Dear Ilana and Jess: My wife and I love to treat our children for Christmas. We shower them with gifts, but after all the presents are unwrapped and the morning rush is gone, they become disengaged and unappreciative. How can we get them to savor the day and show some gratitude next December? — Aaron
Dear Aaron: First, we hope you and your family had a very Merry Christmas!
If the kids don’t pace themselves while unwrapping gifts, set the pace for them. You can manage this by creating a rule that, before moving from one gift to the next, the kids must: show the opened gift to you and their sibling(s), say, “thank you,” for it, and wait for your “okay,” before opening the next present.
Once the gifts are opened, involve your kids in the cleanup. Gratitude is best demonstrated through deeds, not words. When you hold your children accountable for throwing away/recycling the wrapping paper, you send the message that they are expected to contribute and are not entitled to anything.
As you celebrate the holiday, have your children help you and your wife in some capacity. Whether you ask them to put away coats, set the table for your guests, or load the dishwasher after dinner, it’s important that your children’s role in the family entails giving, not just receiving.
Next year, consider creating expectations around Christmas gifts. If you aren’t doing so already, have the kids fulfill chores, earn specific grades, and/or complete acts of kindness in order to earn the items on their Christmas lists. When creating these expectations, it’s important to be specific, so that the kids can see the relationship between action and outcome. Of course, you don’t want to spoil the surprise, so you can make the reward collective, for example: “Mom and I really want to reward your hard work this Christmas. This means we want to see you to help around the house and get all A’s and B’s on your report card.” If your kids believe in Santa, you can easily weave him into the equation. Just remind them that, like Mom and Dad, he’s watching!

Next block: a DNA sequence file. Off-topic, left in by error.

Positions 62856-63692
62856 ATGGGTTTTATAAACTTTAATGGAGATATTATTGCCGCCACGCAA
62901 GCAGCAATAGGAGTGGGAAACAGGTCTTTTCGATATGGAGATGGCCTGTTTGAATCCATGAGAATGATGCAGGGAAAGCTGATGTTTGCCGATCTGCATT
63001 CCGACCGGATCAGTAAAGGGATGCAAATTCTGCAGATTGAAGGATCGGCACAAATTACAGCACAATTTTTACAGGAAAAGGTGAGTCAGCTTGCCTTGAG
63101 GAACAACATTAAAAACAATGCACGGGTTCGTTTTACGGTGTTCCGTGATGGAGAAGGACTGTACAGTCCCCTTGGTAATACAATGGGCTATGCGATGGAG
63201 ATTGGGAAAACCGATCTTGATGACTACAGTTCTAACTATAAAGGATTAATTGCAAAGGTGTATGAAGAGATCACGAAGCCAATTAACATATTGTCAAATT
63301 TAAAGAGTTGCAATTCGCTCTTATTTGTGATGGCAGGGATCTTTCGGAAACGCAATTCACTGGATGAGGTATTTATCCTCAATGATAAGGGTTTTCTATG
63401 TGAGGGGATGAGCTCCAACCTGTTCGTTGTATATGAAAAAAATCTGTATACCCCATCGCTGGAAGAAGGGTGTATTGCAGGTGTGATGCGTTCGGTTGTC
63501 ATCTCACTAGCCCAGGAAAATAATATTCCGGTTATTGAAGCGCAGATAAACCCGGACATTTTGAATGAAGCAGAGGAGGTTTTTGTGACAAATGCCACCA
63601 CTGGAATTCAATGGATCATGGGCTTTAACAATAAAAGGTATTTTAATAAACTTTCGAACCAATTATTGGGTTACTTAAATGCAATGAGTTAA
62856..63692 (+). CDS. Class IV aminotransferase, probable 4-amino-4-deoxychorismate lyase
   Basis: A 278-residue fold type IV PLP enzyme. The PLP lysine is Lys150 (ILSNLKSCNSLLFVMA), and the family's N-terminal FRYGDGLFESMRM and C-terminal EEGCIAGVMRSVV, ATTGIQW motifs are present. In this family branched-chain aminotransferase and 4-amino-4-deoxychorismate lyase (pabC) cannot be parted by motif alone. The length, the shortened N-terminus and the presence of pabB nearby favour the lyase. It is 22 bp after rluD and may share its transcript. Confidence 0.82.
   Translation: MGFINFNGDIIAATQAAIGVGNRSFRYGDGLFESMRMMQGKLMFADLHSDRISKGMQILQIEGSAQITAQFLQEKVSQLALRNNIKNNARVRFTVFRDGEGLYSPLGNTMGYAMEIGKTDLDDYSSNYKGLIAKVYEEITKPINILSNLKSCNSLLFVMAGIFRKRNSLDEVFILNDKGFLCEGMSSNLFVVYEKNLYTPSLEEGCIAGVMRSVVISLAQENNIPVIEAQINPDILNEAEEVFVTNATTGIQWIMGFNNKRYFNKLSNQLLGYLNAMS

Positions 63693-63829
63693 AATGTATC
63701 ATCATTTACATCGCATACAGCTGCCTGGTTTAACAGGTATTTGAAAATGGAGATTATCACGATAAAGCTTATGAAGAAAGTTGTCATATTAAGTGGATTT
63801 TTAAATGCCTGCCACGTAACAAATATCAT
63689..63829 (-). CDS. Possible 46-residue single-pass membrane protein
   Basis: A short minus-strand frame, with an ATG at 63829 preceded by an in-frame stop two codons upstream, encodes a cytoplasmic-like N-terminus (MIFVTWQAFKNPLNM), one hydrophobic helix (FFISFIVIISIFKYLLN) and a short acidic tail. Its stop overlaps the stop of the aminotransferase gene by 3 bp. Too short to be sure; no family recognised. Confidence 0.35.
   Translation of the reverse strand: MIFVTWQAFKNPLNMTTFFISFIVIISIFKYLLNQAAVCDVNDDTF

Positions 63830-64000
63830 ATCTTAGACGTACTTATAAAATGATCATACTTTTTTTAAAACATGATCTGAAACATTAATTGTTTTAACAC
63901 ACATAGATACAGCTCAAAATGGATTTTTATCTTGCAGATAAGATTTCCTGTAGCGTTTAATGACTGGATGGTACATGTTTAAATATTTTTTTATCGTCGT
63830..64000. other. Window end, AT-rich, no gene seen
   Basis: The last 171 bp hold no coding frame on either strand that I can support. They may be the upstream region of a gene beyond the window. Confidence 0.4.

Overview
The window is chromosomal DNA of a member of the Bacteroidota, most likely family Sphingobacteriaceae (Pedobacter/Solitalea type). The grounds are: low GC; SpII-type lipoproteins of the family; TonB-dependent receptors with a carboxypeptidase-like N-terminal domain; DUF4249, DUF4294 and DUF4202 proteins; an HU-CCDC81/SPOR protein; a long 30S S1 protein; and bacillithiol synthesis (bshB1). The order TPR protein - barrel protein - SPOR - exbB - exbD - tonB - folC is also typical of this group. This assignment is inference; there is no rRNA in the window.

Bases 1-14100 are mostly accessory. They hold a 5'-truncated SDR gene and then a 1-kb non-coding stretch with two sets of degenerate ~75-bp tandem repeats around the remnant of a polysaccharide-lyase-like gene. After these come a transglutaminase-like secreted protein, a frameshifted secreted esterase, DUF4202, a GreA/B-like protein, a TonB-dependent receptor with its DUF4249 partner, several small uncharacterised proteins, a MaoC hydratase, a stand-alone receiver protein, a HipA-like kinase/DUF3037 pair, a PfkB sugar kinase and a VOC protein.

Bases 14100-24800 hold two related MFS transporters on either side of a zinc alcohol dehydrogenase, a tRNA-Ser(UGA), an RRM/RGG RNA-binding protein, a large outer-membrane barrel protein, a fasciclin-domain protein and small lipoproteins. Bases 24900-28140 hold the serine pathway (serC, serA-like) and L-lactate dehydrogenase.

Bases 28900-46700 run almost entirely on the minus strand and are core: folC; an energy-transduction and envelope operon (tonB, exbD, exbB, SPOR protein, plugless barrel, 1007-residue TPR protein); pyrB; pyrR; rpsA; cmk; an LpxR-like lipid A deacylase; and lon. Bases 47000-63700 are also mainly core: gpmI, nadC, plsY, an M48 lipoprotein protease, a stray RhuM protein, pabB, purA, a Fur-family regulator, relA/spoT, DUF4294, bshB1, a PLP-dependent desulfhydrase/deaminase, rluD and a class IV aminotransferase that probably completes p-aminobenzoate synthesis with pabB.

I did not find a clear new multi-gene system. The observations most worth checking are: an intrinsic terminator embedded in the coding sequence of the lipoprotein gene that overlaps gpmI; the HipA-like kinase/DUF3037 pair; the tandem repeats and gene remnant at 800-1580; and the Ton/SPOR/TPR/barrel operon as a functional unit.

Say This: “Kids, we want you to really cherish this time and appreciate each of your gifts. So, this year and moving forward, after you open each gift, you’re going to show it to your brother(s)/sister(s), Mom and Dad, and be sure to say, ‘thank you’ for what you’ve received. When we give you the go ahead, you can open your next gift.”
Not That: “You just don’t appreciate anything!”
Happy Holidays and Happy New Year to all!
Say This, Not That is based on the work of Cognition Builders: a global, educational company headed by Ilana Kukoff (Founder & CEO) and Jessica Yuppa Huddy (Chief Learning Officer). Everywhere from New York City to California to Shanghai to Zurich, the Cognition Builders team is called upon by A-list entertainers, politicians, CEOs, and CFOs to resolve the conflicts that upend everyday life. When their work is done, the families they serve are stronger than ever. With their new book, Say This, Not That To Your Teenage Daughter Kukoff and Yuppa Huddy have selected the most common conversational mistakes parents make, and fixed them. For more information, please visit: https://cognitionbuilders.com. To purchase Say This, Not That To Your Teenage Daughter visit: http://publishing.andrewsmcmeel.com/books/detail?sku=9781449488055.
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